Some people just radiate energy and optimism; that’s the case with Kizzie. She made me smile––and even laugh with her––from the moment I met her. Whether she realizes it or not, that personality is a key part of her whole story.
Energy may not always be a good thing; it needs to be directed positively, and for much of Kizzie’s life, it surely wasn’t. An angry young person prone to fighting everyone and everything, she found herself deep into drugs and alcohol when she was in her early twenties. It was, however, her mother’s death and the issues that came with that, that seemed to send her on a total downward spiral.
Mother of five children, ages one to 20, Kizzie never graduated from high school, held a job or lived a life with any accountability. She “managed” her life with the help of government assistance and a “guardian angel” who often paid for her apartment or her bills, or who bailed her out of jail. She was often, however, homeless and moving with her younger three children, from home to home, couch to couch. Sometimes their father was with her; he was an alcoholic, though he often held a job. For Kizzie, her only real constant companions were vodka or meth.
Bitter and angry, her energy was directed into self-pity and self-loathing. She tells me she blames no one as her mother was a good woman who raised Kizzie with love and security. Never sure what was the cause of her anger and dysfunction, Kizzie continued to battle the world––and the courts. In and out of felony convictions, she was “on the run” from a warrant for assault, when the police finally found her and her children in Missouri on December 14, 2018.
The three little ones were immediately placed in foster care back here in Sacramento, and Kizzie found herself in a jail cell here as well. A year ago this month, February of 2019, Kizzie’s energy had brought her to the bottom. She says, though, that God had another story for her and, through the grace of God, her defense attorney convinced the DA to release Kizzie with time served as her sentence. It was then that she knew it was time… she needed to get herself into a rehab program immediately. Amazingly, she was turned down by some programs due to her history, but again, her energy made an impact on one particular counselor who saw a spark in her and got her a placement in Alpha Oaks.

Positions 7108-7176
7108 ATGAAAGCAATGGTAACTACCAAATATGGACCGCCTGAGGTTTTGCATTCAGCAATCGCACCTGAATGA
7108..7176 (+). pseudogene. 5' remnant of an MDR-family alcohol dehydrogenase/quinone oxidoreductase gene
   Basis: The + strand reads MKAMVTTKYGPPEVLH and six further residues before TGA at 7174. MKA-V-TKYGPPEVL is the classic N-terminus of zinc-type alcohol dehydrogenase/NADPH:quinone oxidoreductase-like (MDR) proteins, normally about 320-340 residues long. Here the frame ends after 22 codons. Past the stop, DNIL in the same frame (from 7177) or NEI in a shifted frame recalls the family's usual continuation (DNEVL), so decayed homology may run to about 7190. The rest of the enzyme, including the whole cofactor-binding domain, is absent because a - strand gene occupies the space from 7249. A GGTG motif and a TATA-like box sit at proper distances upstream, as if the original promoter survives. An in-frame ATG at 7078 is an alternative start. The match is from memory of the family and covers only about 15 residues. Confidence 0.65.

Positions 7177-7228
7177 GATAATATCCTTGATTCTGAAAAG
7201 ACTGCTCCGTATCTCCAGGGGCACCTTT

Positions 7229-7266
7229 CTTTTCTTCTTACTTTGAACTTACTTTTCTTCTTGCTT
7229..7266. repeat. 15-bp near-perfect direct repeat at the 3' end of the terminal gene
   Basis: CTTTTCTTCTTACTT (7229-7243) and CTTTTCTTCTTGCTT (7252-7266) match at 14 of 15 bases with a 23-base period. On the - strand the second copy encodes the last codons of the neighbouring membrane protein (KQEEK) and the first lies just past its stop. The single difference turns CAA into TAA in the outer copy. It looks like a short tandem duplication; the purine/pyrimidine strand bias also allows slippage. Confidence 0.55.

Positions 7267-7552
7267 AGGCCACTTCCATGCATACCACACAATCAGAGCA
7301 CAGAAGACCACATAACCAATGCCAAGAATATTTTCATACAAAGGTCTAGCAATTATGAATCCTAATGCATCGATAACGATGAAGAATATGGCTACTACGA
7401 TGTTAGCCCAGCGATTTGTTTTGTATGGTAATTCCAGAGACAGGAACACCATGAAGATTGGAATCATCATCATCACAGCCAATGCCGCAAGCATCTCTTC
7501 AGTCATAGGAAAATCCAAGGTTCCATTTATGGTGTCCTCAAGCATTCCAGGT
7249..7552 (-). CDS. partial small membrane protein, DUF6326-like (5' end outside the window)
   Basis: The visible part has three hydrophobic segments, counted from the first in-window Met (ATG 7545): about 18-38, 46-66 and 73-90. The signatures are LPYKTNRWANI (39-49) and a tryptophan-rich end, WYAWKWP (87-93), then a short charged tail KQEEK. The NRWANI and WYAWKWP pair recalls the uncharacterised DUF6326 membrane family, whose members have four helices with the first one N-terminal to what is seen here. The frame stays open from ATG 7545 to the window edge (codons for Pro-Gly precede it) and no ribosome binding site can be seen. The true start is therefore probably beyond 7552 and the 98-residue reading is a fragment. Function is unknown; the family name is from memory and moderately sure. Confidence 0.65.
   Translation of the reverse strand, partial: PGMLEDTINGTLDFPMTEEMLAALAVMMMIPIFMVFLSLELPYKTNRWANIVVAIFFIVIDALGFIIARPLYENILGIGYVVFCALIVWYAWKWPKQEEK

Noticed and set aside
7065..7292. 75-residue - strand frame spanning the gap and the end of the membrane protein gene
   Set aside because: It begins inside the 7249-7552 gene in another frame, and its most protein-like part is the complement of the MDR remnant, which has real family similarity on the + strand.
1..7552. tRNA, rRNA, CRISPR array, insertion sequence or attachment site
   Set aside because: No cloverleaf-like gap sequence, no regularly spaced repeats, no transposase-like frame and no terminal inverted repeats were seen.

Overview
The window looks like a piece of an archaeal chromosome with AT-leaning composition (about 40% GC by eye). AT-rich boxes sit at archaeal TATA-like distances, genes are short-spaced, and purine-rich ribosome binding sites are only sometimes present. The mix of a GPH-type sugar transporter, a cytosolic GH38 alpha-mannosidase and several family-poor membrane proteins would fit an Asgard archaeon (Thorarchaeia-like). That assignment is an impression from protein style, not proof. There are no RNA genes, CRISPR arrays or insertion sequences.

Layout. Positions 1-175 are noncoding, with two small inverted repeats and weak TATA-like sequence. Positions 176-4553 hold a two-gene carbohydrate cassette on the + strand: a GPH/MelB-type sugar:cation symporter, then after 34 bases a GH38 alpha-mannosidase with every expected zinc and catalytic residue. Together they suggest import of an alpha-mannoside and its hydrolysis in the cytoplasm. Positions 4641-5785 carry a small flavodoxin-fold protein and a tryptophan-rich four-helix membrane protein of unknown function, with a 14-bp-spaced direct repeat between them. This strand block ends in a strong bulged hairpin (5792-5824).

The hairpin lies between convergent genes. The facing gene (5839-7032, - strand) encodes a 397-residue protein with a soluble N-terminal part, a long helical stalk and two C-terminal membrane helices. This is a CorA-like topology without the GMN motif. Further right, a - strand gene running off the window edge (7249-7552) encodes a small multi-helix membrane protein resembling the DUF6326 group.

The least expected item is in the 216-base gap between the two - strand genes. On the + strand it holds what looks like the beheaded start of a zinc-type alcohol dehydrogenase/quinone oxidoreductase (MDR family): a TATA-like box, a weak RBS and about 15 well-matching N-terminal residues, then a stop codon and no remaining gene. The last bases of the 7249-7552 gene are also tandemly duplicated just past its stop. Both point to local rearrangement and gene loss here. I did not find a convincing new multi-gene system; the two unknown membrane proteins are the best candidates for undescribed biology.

Kizzie has been sober now for one year; it’s her anniversary this week. It’s also the week that CPS closed her case and returned her children to her––and to their dad––who is also now sober. It’s a success story that is only made possible because Kizzie used all that energy to dive into her own recovery and embrace the change that Saint John’s makes possible.
Each person here has played a part, has loved me and uplifted me
Kizzie sings the praises of the program: “Each person here has played a part, has loved me and uplifted me,” she says. Though it has been hard work, she has learned to love herself, to be patient, to be accountable and to embrace structure… and she has even learned how to save money! Kizzie now has a full-time job, has earned her high school diploma, and she has goals for her life. She wants to own a home and be a real soccer mom! Soccer, baseball, dance… all the fun things she hopes that her kids will enjoy. She wants to have what she calls “Cadillac problems”… problems that come with actually owning something important, like a house. “I want to be able to complain about the water bill… because that means I will actually own a house and have bills!”
Energy… we all have it to one degree or another. To have it exude from your very being and to have it work for you––that’s what Kizzie now has. That’s what will keep her going on the right path.
Congratulations to Kizzie for all her accomplishments of this past year. As she says, “God needs time,” but for Kizzie, it’s a new beginning for sure.
By Ellen Gemma, Guest Blogger and Volunteer, Former Asst. Principal, Jesuit High School, Former Principal, St. John the Evangelist School